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VP Thrives in Ever-Changing Health Field

  • Dr. Dean Sienko (right), vice president for health programs, visits with Danladi Atinye, a volunteer community drug distributor in Plateau state, Nigeria. (Photo: The Carter Center/R. McDowall)

If you were in Lansing, Michigan, in early 1990, you might have caught Dean Sienko, M.D., M.S., on television. He could have been commenting on the death of a child or maybe an outbreak of influenza. As medical director of Ingham County, he was the voice of public health and high-profile deaths in a county that houses the state capitol, a university, and auto manufacturers.

But by the end of the year, he was half a world away, serving in Saudi Arabia as a flight surgeon in Operation Desert Storm. It was a turning point for Sienko and cemented a dual career path for the physician, currently the Carter Center’s vice president for health programs.

He had been a member of Army National Guard, joining after his third year of medical school. "I had an appreciation for being an American, and thought that was one way I could serve," he said. And although he had done his one weekend a month and two annual weeks of active duty for years, having his unit called up to serve in Saudi Arabia changed him.

"After that, I could appreciate serving in a combat zone," Sienko said. "And I wanted to continue to work with people who would make such a serious commitment and sacrifice." So he doubled-down on his military service and decided to make a career of it, switching to the Army Reserve so he could eventually lead units as a commanding officer. That is, of course, in addition to his full-time job as the chief medical officer in Ingham County.

Sienko knew he wanted to be doctor from childhood, and became interested in public health and preventive medicine. "I honestly didn’t know if that was a legitimate career path for a physician," he said. In his last year of medical school, he took a clerkship with the state epidemiologist in Wisconsin, against the counsel of his advisors, who wanted him to work in a hospital. He eventually joined the Epidemiological Intelligence Service, a two-year training program with the U.S. Centers for Disease Control and Prevention. He mostly worked as a medical officer in Michigan during the program but welcomed a stint in Chad to address famine in 1985. The program also sent him to Guatemala to study a novel way to deliver measles vaccine.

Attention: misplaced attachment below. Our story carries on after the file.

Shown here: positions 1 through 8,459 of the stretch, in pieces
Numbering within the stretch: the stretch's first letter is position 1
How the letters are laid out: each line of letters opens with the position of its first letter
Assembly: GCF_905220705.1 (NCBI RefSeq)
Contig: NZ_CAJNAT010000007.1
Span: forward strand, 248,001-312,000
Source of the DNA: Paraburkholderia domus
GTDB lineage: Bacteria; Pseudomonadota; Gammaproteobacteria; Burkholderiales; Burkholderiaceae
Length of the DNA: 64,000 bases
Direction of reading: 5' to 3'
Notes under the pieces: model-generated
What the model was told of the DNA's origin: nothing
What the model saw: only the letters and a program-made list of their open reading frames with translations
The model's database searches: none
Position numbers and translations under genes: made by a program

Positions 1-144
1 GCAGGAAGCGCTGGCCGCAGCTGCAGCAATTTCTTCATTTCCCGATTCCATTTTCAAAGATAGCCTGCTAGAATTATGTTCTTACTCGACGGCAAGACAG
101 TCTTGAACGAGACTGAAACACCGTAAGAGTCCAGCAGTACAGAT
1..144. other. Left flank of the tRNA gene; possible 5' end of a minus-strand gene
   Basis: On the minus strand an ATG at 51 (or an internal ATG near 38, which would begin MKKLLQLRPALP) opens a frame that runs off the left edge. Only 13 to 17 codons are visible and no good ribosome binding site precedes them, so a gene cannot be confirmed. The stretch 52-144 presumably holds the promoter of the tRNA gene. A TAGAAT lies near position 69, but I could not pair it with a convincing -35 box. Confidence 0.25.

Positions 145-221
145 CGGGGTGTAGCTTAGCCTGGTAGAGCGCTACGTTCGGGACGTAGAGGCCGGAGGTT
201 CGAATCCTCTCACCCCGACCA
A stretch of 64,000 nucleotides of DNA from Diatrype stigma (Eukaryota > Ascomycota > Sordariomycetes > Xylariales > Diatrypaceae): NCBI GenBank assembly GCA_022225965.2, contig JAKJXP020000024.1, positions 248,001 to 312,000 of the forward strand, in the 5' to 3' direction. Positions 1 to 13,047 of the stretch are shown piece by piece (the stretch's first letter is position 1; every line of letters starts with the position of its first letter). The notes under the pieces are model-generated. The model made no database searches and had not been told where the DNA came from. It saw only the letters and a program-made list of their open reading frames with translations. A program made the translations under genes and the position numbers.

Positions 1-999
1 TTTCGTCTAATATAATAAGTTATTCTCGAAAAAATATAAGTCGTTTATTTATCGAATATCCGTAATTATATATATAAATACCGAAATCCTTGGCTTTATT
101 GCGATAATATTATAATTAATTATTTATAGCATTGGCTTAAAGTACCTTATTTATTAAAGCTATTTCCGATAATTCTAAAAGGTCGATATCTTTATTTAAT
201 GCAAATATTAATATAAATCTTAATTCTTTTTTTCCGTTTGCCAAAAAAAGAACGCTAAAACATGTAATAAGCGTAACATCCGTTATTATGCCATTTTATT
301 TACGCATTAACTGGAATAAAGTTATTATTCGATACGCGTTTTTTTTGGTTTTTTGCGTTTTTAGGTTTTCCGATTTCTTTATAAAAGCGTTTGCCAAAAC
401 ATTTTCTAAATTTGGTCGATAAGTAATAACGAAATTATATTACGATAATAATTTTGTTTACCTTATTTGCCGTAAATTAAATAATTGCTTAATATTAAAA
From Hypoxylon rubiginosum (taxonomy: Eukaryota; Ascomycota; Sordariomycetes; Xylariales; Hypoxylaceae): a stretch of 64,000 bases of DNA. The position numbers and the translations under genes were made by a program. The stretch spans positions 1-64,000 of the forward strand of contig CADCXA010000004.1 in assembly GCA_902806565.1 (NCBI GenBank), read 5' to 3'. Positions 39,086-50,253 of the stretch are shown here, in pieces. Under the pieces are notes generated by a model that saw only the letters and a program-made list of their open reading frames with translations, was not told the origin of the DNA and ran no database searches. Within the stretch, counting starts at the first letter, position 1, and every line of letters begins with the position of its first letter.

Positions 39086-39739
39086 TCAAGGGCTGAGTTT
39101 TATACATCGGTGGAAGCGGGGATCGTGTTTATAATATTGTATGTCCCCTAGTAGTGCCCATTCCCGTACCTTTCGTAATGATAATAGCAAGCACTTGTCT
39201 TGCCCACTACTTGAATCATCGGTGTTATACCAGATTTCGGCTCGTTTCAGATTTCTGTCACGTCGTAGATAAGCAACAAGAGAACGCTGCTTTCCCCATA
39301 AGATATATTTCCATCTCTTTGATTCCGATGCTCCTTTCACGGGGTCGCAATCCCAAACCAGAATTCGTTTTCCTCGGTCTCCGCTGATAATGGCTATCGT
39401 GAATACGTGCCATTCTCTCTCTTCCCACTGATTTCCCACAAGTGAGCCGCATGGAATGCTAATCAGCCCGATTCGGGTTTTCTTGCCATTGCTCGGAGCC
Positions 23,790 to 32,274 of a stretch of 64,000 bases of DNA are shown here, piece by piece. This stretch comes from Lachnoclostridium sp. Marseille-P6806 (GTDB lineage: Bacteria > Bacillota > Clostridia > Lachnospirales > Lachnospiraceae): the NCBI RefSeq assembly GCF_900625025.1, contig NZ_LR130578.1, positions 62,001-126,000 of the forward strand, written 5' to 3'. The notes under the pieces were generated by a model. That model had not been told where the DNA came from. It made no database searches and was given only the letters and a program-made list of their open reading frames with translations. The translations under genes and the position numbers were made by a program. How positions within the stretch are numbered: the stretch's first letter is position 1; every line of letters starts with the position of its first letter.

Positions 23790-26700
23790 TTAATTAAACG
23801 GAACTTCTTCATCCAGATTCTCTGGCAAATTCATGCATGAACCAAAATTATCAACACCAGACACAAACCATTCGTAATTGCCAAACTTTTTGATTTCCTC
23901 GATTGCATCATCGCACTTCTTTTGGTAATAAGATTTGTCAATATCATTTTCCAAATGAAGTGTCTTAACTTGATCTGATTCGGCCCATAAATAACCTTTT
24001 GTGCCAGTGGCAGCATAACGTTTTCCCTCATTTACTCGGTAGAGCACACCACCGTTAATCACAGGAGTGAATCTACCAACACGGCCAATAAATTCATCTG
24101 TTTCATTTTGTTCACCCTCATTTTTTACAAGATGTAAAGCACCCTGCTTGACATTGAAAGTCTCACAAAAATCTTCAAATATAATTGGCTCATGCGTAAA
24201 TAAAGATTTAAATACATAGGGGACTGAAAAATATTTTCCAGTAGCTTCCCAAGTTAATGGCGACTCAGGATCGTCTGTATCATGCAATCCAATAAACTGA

In 2011, Sienko retired as medical director of Ingham County and moved his office a few miles away to Michigan State University as an associate dean. All the while, he continued to serve in the Army Reserve. In 2012, he got an offer from the army he couldn’t refuse: go on active duty as the commanding general of Army Public Health Command.

"I had a wonderful time," Sienko said. The army had units all over the globe, and the public health duties were diverse. He was responsible, for example, for ensuring the safety of the food supply for troops around the world and analyzing air, water, and soil samples from anywhere on earth the U.S. had troops for more than 30 days. The public health command fed Sienko’s desire for unpredictability and excitement. "I enjoyed having global responsibilities," he said. "Something was always happening somewhere."

When active duty ended and he retired from the military, he found the pace of academic life back at Michigan State less exciting and too removed from hands-on public health. He jumped at the chance to lead the Carter Center’s health programs, where he could move back into a global role and deal with the inevitable challenges of international work.

Since joining the Center in June 2016, Sienko's traveled regularly to see the health programs firsthand. "It's incredible to me, the responsibility we have and the work we do with a small but dedicated staff," he said. The Carter Center's health work would seem a perfect match for this former military officer used to taking the challenges as they come. "The world of public health is always very dynamic," he said. "And that has been an attraction to me throughout my career."

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